I think you could improve oc by just using arguments as its source array instead of a to remove the syntactic kruft introduced by the array literal eg:

function oc(arguments)
  var o = {};
  for(var i=0;i<arguments.length;i++)
  return o;

allowing checks like

if( name in oc('bobby', 'sue','smith') ) { ... }
Phil Freo said on September 09, 2006

I woud use a combination of the method mentioned in the article and Andrews comment #8, so that the function could receive EITHER an array OR string arguments.

function oc(arrayOrArgs)
  var o = {};
  var a = (isArray(arrayOrArgs)) ? arrayOrArgs : arguments;
  for(var i=0;i<a.length;i++)
  return o;

allows for check like

if(name in oc('bobby','sue','smith')) { ... }


if(name in oc(['bobby','sue','smith'])) { ... }

This would be useful because you want to be able to pass the function a variable which contains an array.

Danilo said on September 12, 2006

I found out about this type of code from the following blog post: Sets in JavaScript last year some time. It's decent for small arrays, but for larger arrays, you're really much better off using a function that drops out the moment it finds the proper value rather iterate over every element in the array.

I generally use an indexInArray() function which returns the index of the element within the array, and a -1 if not found for those situations:
if(indexInArray(arr, val)>-1){
// found element

function indexInArray(arr,val){
for(var i=0;i<arr.length;i++) if(arr[i]==val) return i;
return -1;

Olivier Mengué said on September 12, 2006

All the proposed solutions involving arrays are not efficient at all.
The only efficient way to check for strings in a set is to use RegExp.
However Andy's proposed solution is wrong too as the RegExp is incorrectly bounded : it matches "bobbyblabla", "blasuebla" and "blablasmith" (and many more).
The solution is to group the strings to match between ^ and $.
Here is the fix:

if (/^(?:bobby|sue|smith)$.test(name))
{ .. }
Olivier Mengué said on September 12, 2006

I forgot a '/':

if (/^(?:bobby|sue|smith)$/.test(name)) { .. }
Danilo said on September 12, 2006

Iterating through arrays is an attempt to make the search process more generic, so that you're not tied to one construct for strings, and another for other value types. It all depends on what you're trying to accomplish.

The indexInArray function I displayed above could easily be modified to allow a comparison function to be passed in as well to allow for custom checks against a varitey of object types, not just strings. (off the top of my head):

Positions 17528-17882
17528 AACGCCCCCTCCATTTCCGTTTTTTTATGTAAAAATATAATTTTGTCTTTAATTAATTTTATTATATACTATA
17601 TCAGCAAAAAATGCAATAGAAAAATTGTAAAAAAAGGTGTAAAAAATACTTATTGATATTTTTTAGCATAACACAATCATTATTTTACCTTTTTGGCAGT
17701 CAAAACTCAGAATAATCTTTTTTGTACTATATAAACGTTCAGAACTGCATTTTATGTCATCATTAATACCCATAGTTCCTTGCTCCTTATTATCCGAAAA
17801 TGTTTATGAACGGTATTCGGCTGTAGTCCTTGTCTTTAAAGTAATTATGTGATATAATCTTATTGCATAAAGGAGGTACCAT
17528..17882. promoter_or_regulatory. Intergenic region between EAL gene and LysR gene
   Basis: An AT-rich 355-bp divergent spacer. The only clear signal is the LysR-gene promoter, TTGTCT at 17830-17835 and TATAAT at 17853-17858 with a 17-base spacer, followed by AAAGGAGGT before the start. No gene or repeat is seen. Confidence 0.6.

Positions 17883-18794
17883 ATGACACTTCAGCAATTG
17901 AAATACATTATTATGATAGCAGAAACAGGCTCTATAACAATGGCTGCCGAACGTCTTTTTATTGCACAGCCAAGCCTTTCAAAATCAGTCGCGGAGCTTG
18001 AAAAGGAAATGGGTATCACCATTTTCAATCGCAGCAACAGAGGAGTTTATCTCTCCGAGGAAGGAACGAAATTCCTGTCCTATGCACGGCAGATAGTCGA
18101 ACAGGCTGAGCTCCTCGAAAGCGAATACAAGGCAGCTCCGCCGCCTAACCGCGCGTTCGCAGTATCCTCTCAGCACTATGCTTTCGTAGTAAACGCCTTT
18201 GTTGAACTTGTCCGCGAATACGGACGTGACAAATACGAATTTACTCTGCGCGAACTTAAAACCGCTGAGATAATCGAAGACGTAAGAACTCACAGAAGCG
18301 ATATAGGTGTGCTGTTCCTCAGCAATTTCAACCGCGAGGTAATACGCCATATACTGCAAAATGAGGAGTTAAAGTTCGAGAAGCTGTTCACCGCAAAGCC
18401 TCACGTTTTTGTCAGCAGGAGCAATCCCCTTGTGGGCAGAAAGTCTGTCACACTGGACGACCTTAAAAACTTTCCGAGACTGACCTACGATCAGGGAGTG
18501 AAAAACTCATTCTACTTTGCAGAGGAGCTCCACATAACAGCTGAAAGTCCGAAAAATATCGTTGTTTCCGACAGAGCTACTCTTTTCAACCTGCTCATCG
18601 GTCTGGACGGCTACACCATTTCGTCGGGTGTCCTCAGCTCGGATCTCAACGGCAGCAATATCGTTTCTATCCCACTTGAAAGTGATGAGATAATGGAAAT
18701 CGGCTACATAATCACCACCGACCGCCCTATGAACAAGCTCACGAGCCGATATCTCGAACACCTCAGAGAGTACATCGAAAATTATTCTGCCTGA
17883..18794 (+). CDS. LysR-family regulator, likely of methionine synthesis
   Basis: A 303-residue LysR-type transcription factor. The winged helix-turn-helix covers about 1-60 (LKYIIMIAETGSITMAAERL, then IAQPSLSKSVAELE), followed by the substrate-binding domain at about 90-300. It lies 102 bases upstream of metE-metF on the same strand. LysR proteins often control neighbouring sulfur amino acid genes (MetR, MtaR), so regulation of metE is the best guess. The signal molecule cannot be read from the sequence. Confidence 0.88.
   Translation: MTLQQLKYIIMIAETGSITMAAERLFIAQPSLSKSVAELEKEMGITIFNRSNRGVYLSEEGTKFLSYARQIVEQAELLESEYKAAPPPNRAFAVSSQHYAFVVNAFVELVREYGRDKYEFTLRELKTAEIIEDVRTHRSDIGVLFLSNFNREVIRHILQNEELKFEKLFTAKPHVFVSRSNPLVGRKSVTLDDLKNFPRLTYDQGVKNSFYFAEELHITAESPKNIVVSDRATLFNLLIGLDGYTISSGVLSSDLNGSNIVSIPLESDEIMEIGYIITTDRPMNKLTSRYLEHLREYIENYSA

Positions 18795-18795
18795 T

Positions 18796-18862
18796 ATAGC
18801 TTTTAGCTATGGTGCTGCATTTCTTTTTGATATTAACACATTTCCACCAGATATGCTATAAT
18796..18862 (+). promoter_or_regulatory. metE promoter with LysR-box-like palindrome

function indexInArray(arr, val, compFN){
for(var i=0, len=arr.length;i<len;i++){
if(compFN(arr[i], val)){
// positive match

If you're going the RegExp route and you know tha the set of strings could be arbitrary, then you could generate the RegExp on the fly using the Array join() method.

Olivier, do you have any links that show how the RegExp processing is compared to Array iteration in JavaScript? It would be good to see the data behind that.

Andy Kant said on September 12, 2006

I ran some tests using all of these methods and the results are negligible even for extremely large lists. Its all up to personal preference. I think that RegExp is the cleanest of all the methods though, which is why I use it.

Code for RegExp of pre-assembled array:

if (new RegExp('^(' + names.join('|') + ')$').test('sue'))
{ .. }
Andy Kant said on September 12, 2006

Actually, I usually use an equivalent to the Array.has if I have a pre-assembled array. That RegExp version for a pre-assembled array is pretty ugly.

Olivier Mengué said on September 12, 2006

As the string to check are only ASCII, the hash version can be shortened like this (quotes removed, value '' replaced by 0):

if(name in {bobby:0, sue:0, smith:0}) {

But I maintain that I prefer the RegExp version in case of a constant set of strings (sorry, no numbers to show), because the RegExp object is built just once for the whole execution, at the script parsing time.